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Lack of Complications in Skin Surgery of Patients Receiving Clopidogrel as Compared with Patients Taking Aspirin, Warfarin, and Controls

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Clopidogrel, a new antiplatelet agent that irreversibly inhibits platelet aggregation, is widely used today. This prospective work was conducted to evaluate the safety of performing skin surgery on patients taking clopidogrel. Patients undergoing surgery for excision of skin or subcutaneous lesions under local anesthesia taking clopidogrel were the study group. The control group comprised 2073 historical patients who had undergone a similar procedure. Data collected included: age, sex, past medical history, medications, and late complications. Follow-up was done at 1 to 2 weeks and 3 to 6 months. There were 32 patients on clopidogrel, having 38 lesions removed. Of these, seven patients were on aspirin and clopidogrel combined. The groups taking clopidogrel, aspirin, and warfarin had significantly more males, were older, and had significantly more comorbid medical conditions. There was no significant difference in the incidence of any of the complications in any of the groups. This study shows that patients taking clopidogrel before skin surgery, though older and with more associated medical conditions, do not experience a greater rate of complications. We conclude that patients undergoing minor excisional cutaneous surgery should continue taking clopidogrel because there is no apparent risk for increased complications when good meticulous surgical techniques are used.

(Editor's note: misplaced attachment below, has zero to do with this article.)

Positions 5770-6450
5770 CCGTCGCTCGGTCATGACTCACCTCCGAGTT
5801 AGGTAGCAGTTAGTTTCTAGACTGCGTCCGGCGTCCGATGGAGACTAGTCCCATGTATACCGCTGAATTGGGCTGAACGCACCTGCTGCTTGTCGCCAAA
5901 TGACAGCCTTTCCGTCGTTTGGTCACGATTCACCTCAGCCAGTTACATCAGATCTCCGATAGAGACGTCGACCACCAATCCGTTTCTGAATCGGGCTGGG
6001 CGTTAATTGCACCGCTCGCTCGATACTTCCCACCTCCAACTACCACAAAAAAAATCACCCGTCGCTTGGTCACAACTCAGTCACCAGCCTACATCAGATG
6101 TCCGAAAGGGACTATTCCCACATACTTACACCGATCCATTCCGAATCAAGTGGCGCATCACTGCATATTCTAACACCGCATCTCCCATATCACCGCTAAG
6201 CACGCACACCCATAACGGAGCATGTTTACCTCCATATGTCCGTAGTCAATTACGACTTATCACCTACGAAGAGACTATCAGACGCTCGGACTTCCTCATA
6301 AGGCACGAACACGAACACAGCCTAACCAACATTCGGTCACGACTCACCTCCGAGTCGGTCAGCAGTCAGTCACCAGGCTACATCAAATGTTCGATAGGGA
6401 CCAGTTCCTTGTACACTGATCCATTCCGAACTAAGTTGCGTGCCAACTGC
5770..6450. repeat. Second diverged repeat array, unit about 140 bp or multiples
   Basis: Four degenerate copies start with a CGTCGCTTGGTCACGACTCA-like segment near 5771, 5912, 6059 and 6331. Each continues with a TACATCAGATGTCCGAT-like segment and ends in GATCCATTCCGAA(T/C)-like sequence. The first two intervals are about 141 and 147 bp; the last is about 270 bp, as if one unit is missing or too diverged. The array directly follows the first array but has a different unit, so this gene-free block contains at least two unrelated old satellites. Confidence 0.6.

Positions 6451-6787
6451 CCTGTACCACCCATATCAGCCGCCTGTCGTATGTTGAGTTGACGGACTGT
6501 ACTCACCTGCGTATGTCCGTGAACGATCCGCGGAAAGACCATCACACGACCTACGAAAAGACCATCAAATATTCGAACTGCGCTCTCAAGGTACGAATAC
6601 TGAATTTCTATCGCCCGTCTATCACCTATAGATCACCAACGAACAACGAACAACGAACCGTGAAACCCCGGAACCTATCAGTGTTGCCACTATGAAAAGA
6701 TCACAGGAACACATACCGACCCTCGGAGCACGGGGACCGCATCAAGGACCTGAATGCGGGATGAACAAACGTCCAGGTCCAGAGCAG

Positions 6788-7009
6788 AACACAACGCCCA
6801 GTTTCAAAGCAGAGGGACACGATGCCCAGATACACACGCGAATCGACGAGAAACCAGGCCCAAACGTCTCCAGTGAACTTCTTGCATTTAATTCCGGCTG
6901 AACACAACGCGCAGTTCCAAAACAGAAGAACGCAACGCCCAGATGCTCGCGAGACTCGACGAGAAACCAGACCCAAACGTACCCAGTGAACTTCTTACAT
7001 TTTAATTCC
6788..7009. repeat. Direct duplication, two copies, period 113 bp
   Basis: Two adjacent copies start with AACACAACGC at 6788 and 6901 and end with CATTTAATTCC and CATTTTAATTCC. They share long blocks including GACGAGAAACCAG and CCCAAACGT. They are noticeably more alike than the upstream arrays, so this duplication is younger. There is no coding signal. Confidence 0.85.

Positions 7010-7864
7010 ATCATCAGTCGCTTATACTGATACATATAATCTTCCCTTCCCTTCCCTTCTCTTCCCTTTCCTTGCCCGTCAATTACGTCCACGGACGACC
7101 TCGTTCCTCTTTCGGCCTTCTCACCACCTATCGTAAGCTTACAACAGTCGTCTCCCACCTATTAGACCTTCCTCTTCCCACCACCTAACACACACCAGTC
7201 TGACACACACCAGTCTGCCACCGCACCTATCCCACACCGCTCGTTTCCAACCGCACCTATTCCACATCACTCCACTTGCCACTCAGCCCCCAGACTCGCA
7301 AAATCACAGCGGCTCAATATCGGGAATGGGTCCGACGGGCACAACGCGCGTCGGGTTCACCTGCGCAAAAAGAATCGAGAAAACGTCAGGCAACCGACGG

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Document Type: Research Article

Affiliations: Department of Plastic Reconstructive and Aesthetic Surgery, Assaf Harofeh Medical Center, Zerifin 70300, Israel, affiliated with the Sackler Faculty of Medicine, Tel Aviv University, Ramat Aviv, Israel

Publication date: January 1, 2010

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